The F-4 Phantom II had gained a fearsome reputation as a highly capable multirole fighter aircraft. It was known for its speed, maneuverability, and advanced weapons systems, making it a formidable asset in the U.S. Air Force and Navy. However, an incident that happened on May 10, 1972, would expose vulnerabilities in the F-4’s design and tactics.
This was a pivotal event that happened during the Vietnam War – one that changed the perception of the F-4, an aircraft that had been considered superior in air combat for so long.
A massive North Vietnamese air defense operation was launched against a formation of U.S. Air Force and Navy aircraft on May 10, 1972. As the F-4 Phantoms approached their target, they encountered a well-coordinated enemy defense network comprising surface-to-air missiles (SAMs) and MiG-21 interceptors.
The North Vietnamese SAMs posed a significant threat to the F-4s. These surface-launched missiles were equipped with sophisticated radar guidance systems and had the capability to target and engage aircraft at high altitudes. The F-4s were ill-prepared to defend against this type of threat, as they lacked effective radar warning systems and electronic countermeasures.
As the F-4s pressed ahead with their mission, they were confronted by a swarm of MiG-21s. These agile enemy fighters engaged the F-4s in dogfights, taking advantage of their superior maneuverability and the F-4’s limited ability to engage in close-quarters combat. The MiG-21s exploited the F-4’s larger size, lower acceleration, and inferior turning capability, resulting in several F-4s being shot down.
The events of May 10, 1972, highlighted critical vulnerabilities in the F-4 Phantom II’s design and tactics.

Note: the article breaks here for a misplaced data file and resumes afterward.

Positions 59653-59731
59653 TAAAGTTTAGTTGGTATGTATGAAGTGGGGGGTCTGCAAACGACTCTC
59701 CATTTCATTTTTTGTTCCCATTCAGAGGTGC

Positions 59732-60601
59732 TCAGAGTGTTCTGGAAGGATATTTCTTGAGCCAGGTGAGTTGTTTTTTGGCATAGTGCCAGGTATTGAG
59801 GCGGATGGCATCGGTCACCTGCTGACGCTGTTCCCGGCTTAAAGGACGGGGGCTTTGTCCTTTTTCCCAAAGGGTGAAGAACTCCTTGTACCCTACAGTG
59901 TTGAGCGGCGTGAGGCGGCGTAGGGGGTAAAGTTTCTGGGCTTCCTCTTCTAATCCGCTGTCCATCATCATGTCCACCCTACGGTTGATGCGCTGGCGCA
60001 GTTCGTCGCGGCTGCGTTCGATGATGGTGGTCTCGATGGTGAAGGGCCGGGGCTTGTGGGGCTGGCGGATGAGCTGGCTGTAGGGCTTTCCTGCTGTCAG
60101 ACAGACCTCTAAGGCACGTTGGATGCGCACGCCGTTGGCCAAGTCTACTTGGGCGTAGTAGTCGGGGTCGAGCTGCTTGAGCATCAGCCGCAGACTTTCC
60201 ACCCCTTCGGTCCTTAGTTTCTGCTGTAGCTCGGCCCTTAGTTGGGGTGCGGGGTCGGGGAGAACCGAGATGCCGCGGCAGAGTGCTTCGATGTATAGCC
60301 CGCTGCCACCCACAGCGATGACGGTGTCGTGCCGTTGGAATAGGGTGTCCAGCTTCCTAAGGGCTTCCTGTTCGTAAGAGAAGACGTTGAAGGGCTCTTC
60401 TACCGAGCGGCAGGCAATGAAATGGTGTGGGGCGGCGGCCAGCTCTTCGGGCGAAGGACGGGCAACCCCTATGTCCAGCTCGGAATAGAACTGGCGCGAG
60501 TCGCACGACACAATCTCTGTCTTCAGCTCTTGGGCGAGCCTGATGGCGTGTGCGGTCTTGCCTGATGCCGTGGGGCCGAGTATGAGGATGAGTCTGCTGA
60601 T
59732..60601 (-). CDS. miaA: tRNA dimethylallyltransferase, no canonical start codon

Following the incident, the U.S. military recognized the urgent need to address the F-4’s shortcomings. Efforts were made to improve the aircraft’s self-defense capabilities by retrofitting it with advanced electronic countermeasures, radar warning systems, and better air-to-air missiles. These upgrades aimed to enhance the F-4’s ability to detect and engage enemy threats, particularly in the context of surface-to-air missiles and close-quarters aerial combat.
The May 10 attack also reinforced the importance of employing specialized air superiority fighters alongside multirole aircraft like the F-4. The U.S. military placed greater emphasis on aircraft specifically designed for air superiority, such as the F-15 Eagle, which offered superior maneuverability, advanced avionics, and powerful air-to-air weapons.
While the F-4 continued to serve in various roles throughout the remainder of the Vietnam War, it was clear that it had lost its reputation as an invincible aerial combatant.
Nevertheless, the F-4 Phantom II’s legacy endures as a testament to its service during the Vietnam War and its role in shaping the development of subsequent fighter aircraft.